Menopause symptoms: common signs, what age does it happen, how long does it last and how does HRT work?

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Penny Lancaster spoke out about her experience of menopause on Loose Women

The menopause can affect women differently and symptoms can last for several years.

Part of the normal ageing process, the menopause is caused by changes to hormone levels as women get older.

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While some may experience mild symptoms, it can have an adverse impact on daily life for others. However there are treatments available to help manage the symptoms.

Here’s everything you need to know.

What are the signs of the menopause?

Changes to periods can be one of the first indicators of the menopause.

Periods may become either unusually light or heavy and the frequency may also be affected.

The NHS says about eight in every 10 women will have extra symptoms for some time before and after their periods stop.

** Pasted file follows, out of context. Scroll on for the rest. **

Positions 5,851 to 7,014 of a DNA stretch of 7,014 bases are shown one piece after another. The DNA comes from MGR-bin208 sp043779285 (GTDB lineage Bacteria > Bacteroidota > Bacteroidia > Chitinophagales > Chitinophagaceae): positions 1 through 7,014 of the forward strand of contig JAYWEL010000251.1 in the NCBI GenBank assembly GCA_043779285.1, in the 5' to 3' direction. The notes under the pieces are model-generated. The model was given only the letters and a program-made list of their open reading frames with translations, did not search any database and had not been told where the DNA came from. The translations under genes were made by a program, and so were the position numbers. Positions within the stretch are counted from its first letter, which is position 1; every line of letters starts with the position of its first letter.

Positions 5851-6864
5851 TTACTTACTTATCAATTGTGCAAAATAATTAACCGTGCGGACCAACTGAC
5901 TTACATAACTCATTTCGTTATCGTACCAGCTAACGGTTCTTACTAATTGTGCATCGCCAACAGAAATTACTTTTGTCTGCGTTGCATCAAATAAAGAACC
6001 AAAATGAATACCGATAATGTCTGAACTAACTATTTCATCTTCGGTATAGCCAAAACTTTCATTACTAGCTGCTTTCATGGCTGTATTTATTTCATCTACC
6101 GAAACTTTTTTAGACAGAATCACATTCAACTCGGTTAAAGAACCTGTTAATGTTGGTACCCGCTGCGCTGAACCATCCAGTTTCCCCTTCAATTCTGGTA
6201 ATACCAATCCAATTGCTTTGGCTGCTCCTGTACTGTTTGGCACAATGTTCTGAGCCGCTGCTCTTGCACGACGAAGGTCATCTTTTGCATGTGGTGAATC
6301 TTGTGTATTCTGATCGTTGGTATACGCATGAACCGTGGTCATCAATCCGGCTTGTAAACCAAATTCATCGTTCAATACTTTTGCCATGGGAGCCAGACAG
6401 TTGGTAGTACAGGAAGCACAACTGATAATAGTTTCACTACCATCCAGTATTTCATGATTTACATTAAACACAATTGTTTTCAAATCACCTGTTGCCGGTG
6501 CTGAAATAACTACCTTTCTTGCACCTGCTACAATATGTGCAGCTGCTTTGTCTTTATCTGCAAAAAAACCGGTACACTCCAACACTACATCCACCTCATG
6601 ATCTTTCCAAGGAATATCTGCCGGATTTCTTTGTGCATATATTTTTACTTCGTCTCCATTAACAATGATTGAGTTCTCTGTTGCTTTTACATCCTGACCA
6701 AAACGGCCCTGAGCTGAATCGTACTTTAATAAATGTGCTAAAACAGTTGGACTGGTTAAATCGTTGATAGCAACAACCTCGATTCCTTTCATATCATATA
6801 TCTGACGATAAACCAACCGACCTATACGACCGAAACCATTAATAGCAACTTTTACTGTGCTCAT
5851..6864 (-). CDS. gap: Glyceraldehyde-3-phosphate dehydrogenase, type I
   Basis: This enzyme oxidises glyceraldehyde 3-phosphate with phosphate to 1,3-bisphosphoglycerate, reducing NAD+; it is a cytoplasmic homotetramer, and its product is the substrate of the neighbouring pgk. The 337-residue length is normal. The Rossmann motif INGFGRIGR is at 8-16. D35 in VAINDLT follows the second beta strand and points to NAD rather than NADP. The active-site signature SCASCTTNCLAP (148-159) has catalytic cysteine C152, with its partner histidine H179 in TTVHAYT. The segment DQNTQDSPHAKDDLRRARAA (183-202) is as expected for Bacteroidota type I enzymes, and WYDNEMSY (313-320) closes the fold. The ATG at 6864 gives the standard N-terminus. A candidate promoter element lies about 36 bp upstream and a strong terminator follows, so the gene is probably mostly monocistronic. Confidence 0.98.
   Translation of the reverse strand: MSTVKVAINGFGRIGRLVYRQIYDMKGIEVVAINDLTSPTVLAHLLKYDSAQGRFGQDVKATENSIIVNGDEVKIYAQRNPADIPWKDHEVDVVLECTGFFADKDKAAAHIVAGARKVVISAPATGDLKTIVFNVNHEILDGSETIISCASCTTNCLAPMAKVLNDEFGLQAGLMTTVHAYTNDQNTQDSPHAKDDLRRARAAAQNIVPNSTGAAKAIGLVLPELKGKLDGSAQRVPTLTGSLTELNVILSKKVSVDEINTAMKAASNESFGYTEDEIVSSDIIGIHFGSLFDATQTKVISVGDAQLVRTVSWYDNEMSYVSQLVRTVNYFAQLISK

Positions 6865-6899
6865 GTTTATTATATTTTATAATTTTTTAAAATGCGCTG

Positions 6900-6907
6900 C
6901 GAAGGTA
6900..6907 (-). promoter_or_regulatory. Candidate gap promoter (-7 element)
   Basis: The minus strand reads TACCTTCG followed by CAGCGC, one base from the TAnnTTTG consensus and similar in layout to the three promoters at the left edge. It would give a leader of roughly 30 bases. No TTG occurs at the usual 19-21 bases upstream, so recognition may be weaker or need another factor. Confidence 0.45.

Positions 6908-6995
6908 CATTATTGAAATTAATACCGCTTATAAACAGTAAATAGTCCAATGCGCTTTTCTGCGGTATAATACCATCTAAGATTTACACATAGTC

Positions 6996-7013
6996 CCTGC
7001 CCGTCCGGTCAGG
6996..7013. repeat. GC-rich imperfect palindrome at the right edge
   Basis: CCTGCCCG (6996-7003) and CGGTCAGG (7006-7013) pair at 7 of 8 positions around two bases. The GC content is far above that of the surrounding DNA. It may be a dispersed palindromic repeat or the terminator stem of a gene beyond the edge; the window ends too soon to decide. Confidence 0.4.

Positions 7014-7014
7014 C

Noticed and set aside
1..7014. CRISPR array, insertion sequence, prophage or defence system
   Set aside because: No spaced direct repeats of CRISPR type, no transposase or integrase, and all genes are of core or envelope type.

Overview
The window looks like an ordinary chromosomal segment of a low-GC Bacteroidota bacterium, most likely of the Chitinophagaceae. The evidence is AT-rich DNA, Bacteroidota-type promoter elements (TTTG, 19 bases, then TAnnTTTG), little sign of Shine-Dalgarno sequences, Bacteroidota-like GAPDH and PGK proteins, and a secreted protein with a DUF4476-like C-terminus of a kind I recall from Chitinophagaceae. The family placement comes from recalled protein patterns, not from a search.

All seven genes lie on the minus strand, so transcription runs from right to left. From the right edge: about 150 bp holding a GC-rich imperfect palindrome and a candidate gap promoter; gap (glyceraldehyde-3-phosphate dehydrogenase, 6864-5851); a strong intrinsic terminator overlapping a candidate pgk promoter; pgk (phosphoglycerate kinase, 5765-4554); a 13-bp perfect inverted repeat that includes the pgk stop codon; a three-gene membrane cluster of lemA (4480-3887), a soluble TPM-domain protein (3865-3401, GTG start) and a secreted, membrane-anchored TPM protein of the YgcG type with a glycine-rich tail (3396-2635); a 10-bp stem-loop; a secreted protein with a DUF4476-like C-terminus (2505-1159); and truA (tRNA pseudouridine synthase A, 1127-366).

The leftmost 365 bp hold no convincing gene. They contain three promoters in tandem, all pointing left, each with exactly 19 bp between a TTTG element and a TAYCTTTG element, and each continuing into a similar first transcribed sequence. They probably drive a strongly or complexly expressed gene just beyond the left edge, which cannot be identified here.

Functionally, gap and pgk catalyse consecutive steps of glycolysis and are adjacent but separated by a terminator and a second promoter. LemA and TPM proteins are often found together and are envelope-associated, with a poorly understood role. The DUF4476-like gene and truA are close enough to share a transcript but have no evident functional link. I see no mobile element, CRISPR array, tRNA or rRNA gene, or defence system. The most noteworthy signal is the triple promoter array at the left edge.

These include:

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  • Hot flushes, short, sudden feelings of heat, usually in the face, neck and chest
  • Night sweats, hot flushes at night
  • Problems with memory and concentration
  • Difficulty sleeping
  • Reduced sex drive
  • Headaches
  • Mood changes such as low mood and anxiety
  • Headaches

What age does the menopause begin at?

It usually starts between the age of 45 to 55 years of age as women’s Oestrogen levels fall. The average age for women to reach the menopause in the UK, according to the NHS is 51 years old.

However, some women go through menopause early. One in 100 will experience it before the age of 40 years old, this is called premature menopause.

How long does menopause last?

Symptoms usually start a few months or years before periods stop, this is known as the perimenopause.

Most symptoms can last on average for around four years after a woman’s last period.

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However, around one in 10 women will experience symptoms for up to 12 years afterwards.

How does HRT work?

Hormone Replacement Therapy (HRT) works by replacing hormones that are at a lower level as a woman approaches menopause. It can helps reduce symptoms such as hot flushes.

There are different types of HRT and it can be taken as soon as menopausal symptoms start. It will usually be prescribed in low does to start with.

Some types of HRT can increase the risk of breast cancer.

And HRT is not suitable for those with a history of certain cancers, liver disease, untreated high blood pressure or those with a history of blood clots.

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